I met the guys from Sweetgreen a few years back when I first came to DC -- their chain of salad bars was already a success, but not like today. This week they opened the 17th Sweetgreen and announced plans to open in NYC. It is a remarkable achievement for a group of seniors at Georgetown who started out simply wanting to create a place where they would like to eat themselves.
DC has never been known as a food town. Yes, there are a string of chef Jose Andres' restaurants, but for something a little more accessible and everyday it has always lacked options. But to me what is inspiring about Jon, Nick and Nate is not so much the salad bar concept or really that they decided to start it in DC (where there was clearly a market); it is that they have created a business around their lifestyle. They wanted good, healthy, locally sourced food, so they opened their own place. They love music, so then they started the Sweetlife festival, now one of the country's best attended by both artists and fans. It is that reason why I wanted to talk to them for RE:find and hear their tips on their adopted city.
I'd been to DC a number of times and I've eaten well there each time, even in the dead of winter. Perhaps it was because I was in the company of chefs and knew the ins and outs of the farmers markets there (there are now 20 in the city). Being in DC for RE:find I already had my little list of places I liked to eat and I have to admit that I had never been to any of the places the Sweetgreen guys recommended, so it was fun to check out a list of the unusual suspects. Ramen served in skater surrounds, hole-in-the-wall Thai, the kind of places I had not associated with dining in DC. From the guys I got another take on what it is to eat in DC, which, considering their original motivation for Sweetgreen, should hardly come as a surprise.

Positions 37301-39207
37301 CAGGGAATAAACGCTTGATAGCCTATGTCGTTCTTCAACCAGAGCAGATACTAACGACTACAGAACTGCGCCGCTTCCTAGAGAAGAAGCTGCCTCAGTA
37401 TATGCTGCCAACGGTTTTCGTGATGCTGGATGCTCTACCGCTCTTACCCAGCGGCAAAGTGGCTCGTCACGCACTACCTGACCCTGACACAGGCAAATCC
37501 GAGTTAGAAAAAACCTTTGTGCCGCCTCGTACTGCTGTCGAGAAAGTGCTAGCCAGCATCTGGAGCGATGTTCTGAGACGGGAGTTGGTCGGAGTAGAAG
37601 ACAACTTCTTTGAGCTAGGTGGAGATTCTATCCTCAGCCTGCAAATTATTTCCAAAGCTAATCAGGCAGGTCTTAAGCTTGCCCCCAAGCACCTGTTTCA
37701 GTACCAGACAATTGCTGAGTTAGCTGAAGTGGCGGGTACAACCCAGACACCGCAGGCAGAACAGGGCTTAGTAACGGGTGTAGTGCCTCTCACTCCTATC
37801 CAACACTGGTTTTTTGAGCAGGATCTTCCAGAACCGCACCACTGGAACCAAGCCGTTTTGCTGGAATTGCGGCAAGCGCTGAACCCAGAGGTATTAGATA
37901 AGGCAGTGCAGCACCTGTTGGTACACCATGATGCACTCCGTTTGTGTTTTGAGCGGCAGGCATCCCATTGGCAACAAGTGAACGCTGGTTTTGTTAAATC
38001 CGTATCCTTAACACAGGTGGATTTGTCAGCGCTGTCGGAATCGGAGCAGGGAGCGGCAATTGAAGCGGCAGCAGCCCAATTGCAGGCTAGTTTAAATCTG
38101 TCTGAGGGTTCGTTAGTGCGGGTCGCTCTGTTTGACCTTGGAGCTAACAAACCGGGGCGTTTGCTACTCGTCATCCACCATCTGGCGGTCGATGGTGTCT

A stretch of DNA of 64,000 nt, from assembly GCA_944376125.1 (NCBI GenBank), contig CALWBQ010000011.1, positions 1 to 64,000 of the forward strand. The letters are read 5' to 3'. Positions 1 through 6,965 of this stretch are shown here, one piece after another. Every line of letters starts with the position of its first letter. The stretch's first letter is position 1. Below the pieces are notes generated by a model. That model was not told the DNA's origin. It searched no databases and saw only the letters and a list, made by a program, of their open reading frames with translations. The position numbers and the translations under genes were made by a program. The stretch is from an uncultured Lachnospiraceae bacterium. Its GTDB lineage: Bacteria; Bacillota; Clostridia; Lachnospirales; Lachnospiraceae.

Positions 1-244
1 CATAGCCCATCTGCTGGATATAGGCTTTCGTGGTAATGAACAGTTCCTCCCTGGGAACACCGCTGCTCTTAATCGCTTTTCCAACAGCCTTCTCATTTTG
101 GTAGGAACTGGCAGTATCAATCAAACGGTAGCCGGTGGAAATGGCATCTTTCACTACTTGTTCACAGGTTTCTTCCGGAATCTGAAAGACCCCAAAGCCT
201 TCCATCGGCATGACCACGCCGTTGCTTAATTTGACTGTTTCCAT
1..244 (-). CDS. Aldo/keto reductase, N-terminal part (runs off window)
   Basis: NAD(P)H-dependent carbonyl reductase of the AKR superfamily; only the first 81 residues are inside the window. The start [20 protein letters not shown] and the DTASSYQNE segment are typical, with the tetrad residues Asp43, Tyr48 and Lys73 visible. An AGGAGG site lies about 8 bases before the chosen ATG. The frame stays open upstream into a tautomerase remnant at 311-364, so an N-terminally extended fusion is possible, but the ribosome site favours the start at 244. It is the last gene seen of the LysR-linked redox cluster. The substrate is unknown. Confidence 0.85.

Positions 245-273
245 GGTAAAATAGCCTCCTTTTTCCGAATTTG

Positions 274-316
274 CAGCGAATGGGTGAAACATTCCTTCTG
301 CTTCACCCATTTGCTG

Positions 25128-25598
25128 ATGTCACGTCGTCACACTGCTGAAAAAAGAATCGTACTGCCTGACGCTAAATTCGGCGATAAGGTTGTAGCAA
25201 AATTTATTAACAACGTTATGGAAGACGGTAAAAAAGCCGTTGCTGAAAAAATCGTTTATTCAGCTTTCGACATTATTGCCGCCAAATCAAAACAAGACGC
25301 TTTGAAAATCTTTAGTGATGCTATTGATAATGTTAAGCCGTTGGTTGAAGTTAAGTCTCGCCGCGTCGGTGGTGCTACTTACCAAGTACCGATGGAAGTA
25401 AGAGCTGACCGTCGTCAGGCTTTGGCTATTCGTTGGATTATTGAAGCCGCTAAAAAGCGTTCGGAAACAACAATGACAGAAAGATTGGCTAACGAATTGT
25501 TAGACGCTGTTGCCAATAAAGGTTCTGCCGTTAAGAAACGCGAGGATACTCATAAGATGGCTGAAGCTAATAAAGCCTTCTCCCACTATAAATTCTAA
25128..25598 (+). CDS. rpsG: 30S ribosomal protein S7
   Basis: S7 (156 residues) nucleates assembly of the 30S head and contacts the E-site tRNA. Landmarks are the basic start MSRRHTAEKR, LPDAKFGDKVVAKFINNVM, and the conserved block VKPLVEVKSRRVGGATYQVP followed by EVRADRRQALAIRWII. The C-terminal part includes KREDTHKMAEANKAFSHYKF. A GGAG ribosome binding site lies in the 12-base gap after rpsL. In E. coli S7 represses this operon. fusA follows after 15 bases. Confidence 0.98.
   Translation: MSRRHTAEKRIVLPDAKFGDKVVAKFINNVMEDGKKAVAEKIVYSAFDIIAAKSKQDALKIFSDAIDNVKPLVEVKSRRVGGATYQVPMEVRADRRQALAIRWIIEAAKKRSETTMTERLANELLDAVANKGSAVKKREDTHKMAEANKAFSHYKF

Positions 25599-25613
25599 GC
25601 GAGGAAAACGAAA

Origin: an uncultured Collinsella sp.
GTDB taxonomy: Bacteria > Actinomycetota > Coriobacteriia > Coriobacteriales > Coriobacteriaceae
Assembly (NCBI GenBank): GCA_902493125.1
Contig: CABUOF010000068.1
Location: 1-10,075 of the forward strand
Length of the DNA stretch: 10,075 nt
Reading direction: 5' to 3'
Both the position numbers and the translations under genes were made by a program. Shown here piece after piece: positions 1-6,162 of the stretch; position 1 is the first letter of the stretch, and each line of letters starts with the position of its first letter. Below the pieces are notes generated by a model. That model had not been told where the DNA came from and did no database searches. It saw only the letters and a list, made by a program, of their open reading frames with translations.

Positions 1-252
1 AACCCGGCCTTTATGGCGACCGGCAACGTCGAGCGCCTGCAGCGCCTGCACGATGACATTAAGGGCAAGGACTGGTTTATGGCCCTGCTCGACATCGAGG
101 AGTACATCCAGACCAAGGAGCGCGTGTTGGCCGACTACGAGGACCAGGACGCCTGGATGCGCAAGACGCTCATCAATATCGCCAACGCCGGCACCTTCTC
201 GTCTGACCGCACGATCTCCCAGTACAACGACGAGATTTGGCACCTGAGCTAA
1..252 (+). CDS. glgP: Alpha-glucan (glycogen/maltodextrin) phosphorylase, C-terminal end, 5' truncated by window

The guys suggest you eat at Little Serow, Toki Underground, DGS Delicatessen and Rogue 24 when you're in DC.